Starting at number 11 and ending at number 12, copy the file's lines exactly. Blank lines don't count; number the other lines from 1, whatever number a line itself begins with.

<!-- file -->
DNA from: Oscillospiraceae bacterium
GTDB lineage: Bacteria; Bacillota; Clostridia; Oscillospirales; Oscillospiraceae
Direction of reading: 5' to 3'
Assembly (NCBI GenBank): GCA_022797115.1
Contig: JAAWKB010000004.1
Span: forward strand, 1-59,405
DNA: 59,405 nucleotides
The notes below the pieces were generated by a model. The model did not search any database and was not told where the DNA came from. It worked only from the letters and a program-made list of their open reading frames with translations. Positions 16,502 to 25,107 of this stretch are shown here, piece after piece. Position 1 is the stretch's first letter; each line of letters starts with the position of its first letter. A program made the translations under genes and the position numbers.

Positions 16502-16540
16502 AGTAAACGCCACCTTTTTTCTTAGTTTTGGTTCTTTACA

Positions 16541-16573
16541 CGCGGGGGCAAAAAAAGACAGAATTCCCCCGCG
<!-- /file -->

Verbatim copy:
Positions 16541-16573
16541 CGCGGGGGCAAAAAAAGACAGAATTCCCCCGCG